Iran’s Quest for Nuclear Weapons Continues Apace

In December, Secretary of State Mike Pompeo announced that the Islamic Republic had tested a ballistic missile that could easily be equipped with a nuclear warhead. Last week, Pompeo warned Tehran to refrain from launching satellites with certain types of rockets since these use the same technology employed in ballistic missiles. Farzin Nadimi puts these remarks in context:

The [description of the missiles as given by Pompeo] in December match those of the Khoramshahr, a relatively new medium-range ballistic missile unveiled in September 2017 and test-fired on at least three occasions. . . . The Khoramshahr can reportedly carry a far heavier payload than would be required for a weapon whose purpose is pinpoint accuracy—its claimed 1,800-kilogram warhead would make it the largest in Iran’s arsenal. One possibility is that this extra capacity is designed to carry multiple warheads. . . . If Iran has in fact successfully tested such a capability for the first time, it would be an alarming milestone, since multiple warheads have a better chance of defeating missile defenses.

The Khoramshahr’s large payload would also make the job of mating it with a first-generation nuclear warhead relatively easy, at least in theory. One rule of thumb among experts is that any missile capable of carrying a 500–1,000-kilogram warhead can be mounted with a nuclear device. Khoramshahr reportedly offers twice that capacity—a troubling figure given the fact that miniaturizing a warhead is arguably one of the most daunting tasks in nuclear-weapons design.

[T]he international community should not forget that the [ballistic-missile] program remains a central pillar of Iran’s strategy for dominating the region. Although Tehran became less public about its missile advancements following the [2015] nuclear deal, there has been no substantive halt in the program’s progress. Most troubling, the latest test indicates that [Tehran] is moving forward with the Khoramshahr, a ballistic-missile design that may already have the capability of lifting a heavy payload to targets anywhere in the Middle East or southern Europe.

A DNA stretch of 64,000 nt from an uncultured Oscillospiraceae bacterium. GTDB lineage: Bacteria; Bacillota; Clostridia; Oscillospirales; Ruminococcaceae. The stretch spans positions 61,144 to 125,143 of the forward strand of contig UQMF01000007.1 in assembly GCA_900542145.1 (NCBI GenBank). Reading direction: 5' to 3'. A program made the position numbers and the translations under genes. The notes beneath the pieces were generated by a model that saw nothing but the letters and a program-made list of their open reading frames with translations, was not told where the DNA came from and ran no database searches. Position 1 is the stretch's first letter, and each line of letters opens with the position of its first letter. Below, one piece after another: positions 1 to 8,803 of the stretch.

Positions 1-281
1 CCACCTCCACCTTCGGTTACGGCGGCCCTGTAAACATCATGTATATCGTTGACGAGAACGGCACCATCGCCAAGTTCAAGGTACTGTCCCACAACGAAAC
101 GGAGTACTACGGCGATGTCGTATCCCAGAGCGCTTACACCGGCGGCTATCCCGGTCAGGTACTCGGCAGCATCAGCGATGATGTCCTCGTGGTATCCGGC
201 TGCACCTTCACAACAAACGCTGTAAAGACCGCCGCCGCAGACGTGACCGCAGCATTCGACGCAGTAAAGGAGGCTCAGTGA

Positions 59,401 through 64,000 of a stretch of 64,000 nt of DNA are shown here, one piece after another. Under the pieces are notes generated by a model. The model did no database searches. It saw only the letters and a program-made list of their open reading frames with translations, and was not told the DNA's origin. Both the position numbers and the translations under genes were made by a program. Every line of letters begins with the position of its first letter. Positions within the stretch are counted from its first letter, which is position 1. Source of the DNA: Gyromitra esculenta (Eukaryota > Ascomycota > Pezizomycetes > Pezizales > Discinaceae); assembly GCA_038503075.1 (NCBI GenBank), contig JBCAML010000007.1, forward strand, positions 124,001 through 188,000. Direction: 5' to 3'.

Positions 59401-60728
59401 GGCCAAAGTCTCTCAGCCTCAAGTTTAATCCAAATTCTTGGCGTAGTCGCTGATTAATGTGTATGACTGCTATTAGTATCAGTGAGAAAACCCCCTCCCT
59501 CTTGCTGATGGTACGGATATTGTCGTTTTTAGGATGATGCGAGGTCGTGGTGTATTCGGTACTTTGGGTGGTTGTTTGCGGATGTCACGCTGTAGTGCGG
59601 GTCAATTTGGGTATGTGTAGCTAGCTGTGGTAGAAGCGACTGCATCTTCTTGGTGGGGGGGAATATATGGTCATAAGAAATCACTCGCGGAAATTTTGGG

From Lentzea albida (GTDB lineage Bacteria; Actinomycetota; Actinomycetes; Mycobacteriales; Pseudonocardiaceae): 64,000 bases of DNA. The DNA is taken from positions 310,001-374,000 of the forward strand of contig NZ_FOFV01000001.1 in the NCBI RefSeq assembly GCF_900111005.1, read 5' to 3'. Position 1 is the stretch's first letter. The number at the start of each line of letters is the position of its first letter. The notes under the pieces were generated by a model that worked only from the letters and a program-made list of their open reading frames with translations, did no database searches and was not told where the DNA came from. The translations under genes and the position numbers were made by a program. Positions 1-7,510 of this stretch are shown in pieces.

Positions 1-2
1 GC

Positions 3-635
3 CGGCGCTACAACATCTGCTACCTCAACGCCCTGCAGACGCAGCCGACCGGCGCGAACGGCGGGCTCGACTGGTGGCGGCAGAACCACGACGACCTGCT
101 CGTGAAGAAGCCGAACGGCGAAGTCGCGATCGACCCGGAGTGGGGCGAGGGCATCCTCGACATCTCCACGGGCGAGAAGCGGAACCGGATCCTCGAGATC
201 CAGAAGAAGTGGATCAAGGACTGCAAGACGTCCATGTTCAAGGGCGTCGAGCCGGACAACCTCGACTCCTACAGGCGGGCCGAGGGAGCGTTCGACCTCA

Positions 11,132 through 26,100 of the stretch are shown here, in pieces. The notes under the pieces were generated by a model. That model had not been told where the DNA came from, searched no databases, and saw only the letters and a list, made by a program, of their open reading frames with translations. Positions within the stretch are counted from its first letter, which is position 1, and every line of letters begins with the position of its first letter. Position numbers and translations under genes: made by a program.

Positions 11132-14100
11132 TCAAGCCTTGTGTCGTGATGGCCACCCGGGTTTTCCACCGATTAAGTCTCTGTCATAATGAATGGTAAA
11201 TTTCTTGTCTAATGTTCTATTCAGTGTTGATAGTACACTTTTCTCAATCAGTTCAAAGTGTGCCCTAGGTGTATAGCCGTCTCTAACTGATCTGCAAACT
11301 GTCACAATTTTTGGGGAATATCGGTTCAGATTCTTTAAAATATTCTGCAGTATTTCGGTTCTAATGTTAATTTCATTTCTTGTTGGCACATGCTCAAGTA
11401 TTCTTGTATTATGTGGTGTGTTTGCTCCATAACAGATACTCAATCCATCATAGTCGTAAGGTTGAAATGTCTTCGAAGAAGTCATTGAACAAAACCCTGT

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More about: Iran, Iran nuclear program, Mike Pompeo, Politics & Current Affairs, U.S. Foreign policy

Yasir Arafat’s Decades-Long Alliance with Iran and Its Consequences for Both Palestinians and Iranians

Jan. 18 2019

In 2002—at the height of the second intifada—the Israeli navy intercepted the Karina A, a Lebanese vessel carrying 50 tons of Iranian arms to the Palestine Liberation Organization (PLO). But Yasir Arafat’s relationship with the Islamic Republic goes much farther back, to before its founding in 1979. The terrorist leader had forged ties with followers of Ayatollah Ruhollah Khomeini that grew especially strong in the years when Lebanon became a base of operations both for Iranian opponents of the shah and for the PLO itself. Tony Badran writes:

The relationship between the Iranian revolutionary factions and the Palestinians began in the late 1960s, in parallel with Arafat’s own rise in preeminence within the PLO. . . . [D]uring the 1970s, Lebanon became the site where the major part of the Iranian revolutionaries’ encounter with the Palestinians played out. . . .

The number of guerrillas that trained in Lebanon with the Palestinians was not particularly large. But the Iranian cadres in Lebanon learned useful skills and procured weapons and equipment, which they smuggled back into Iran. . . . The PLO established close working ties with the Khomeinist faction. . . . [W]orking [especially] closely with the PLO [was] Mohammad Montazeri, son of the senior cleric Ayatollah Hossein-Ali Montazeri and a militant who had a leading role in developing the idea of establishing the Islamic Revolutionary Guard Corps (IRGC) once the revolution was won.

The Lebanese terrorist and PLO operative Anis Naccache, who coordinated with [the] Iranian revolutionaries, . . . takes personal credit for the idea. Naccache claims that Jalaleddin Farsi, [a leading Iranian revolutionary], approached him specifically and asked him directly to draft the plan to form the main pillar of the Khomeinist regime. The formation of the IRGC may well be the greatest single contribution that the PLO made to the Iranian revolution. . . .

Arafat’s fantasy of pulling the strings and balancing the Iranians and the Arabs in a grand anti-Israel camp of regional states never stood much of a chance. However, his wish to see Iran back the Palestinian armed struggle is now a fact, as Tehran has effectively become the principal, if not the only, sponsor of the Palestinian military option though its direct sponsorship of Islamic Jihad and its sustaining strategic and organizational ties with Hamas. By forging ties with the Khomeinists, Arafat unwittingly helped to achieve the very opposite of his dream. Iran has turned [two] Palestinian factions into its proxies, and the PLO has been relegated to the regional sidelines.

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More about: Hamas, History & Ideas, Iran, Lebanon, PLO, Yasir Arafat